As both Turkey and Iran forces themselves as essential players in the Syrian crisis, their interests seem to start contradicting and the struggle of power between the two countries became a tool for them to sideline one another.
Turkey and Iran are now on a collision course, mostly because of their involvement as the region’s major Sunni and Shiite powers in the deepening sectarian conflicts in Iraq and Syria. Their inability to accommodate each other has the potential to undermine or even undo the strong ties they have developed over the past two decades, as their economies became increasingly intertwined.
This collision became most notably after their involvement in the Syrian crisis, as Iran seeks to change the face of the country and Turkey wants to keep Syria united and strong.
Turkish military operations
Turkey’s military involvement in Syria and Iraq is partly a response to the perception that Iran is increasingly encroaching on its historic sphere of influence, especially in and around the Aleppo and Mosul battlefields close to its southern border.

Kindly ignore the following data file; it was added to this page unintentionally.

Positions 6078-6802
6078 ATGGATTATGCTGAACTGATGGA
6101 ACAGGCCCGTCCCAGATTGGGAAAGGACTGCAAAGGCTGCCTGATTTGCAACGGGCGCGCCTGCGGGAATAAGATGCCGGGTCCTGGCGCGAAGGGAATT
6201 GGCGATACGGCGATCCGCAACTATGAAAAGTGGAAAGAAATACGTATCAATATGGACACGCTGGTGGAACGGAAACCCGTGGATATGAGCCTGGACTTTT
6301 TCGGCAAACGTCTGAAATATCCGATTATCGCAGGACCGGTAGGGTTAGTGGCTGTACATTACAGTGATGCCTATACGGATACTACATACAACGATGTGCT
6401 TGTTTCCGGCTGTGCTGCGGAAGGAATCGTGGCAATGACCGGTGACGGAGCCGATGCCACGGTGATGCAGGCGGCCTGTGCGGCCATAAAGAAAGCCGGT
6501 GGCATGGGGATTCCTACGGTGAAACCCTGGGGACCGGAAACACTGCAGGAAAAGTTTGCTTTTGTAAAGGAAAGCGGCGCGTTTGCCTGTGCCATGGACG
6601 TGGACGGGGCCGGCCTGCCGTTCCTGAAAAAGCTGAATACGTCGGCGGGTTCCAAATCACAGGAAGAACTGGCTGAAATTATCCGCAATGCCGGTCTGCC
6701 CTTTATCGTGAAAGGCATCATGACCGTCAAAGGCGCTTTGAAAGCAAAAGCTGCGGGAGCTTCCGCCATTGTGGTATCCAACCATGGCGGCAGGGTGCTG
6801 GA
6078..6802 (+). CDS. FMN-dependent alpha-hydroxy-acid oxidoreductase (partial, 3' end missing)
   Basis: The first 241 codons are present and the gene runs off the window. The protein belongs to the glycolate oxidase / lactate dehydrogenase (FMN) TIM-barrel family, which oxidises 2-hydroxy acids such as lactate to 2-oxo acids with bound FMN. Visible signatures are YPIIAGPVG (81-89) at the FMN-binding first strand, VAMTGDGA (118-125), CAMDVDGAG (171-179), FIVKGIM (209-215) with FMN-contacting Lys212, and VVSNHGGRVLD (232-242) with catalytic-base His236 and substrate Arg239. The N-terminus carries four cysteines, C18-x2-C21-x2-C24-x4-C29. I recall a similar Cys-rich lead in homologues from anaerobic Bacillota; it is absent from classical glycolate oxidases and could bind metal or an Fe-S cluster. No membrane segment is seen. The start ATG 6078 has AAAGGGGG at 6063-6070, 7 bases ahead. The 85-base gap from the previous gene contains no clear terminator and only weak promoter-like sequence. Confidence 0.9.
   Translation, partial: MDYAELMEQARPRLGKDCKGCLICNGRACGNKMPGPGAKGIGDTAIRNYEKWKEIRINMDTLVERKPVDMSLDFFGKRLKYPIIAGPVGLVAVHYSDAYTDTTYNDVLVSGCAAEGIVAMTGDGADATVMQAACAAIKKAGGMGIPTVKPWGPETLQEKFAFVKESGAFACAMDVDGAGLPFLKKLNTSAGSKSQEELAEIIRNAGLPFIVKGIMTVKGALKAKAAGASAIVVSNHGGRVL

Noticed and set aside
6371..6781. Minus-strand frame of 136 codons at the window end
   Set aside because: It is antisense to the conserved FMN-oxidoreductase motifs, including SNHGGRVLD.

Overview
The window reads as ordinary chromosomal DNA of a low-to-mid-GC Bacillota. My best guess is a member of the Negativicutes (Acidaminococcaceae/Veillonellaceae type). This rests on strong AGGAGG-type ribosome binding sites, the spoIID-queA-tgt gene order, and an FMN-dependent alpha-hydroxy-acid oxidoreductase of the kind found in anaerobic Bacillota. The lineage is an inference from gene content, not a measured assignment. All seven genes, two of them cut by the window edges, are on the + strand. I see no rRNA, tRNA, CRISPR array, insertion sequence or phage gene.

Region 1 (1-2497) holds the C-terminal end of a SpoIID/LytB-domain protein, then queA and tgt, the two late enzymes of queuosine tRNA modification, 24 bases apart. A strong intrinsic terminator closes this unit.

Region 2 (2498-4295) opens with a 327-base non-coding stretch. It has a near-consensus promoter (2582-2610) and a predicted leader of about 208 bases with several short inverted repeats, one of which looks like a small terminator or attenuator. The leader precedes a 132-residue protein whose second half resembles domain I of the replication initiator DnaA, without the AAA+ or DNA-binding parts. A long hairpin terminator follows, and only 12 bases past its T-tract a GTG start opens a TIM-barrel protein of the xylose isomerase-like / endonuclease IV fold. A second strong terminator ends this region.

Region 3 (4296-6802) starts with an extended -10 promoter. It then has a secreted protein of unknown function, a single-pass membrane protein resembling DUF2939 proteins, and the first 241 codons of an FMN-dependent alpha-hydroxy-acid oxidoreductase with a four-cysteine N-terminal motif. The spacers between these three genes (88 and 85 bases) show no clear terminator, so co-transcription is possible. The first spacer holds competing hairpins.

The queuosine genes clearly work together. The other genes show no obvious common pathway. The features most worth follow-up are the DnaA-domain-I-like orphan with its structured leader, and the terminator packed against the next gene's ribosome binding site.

In addition, the Turkish government is fighting ISIS in both Syrian and Iraq and the US-backed Kurdish militants in Syria to clear its borders of any unwanted danger.
Syrian rebels supported by the Turkish Army are currently advancing southward, having pushed the Islamic State out of the towns of Jarablous, al-Rai and Dabiq near the Turkish border between August and October. They are now at the gates of the town of al-Bab, and the stage is set for confrontation.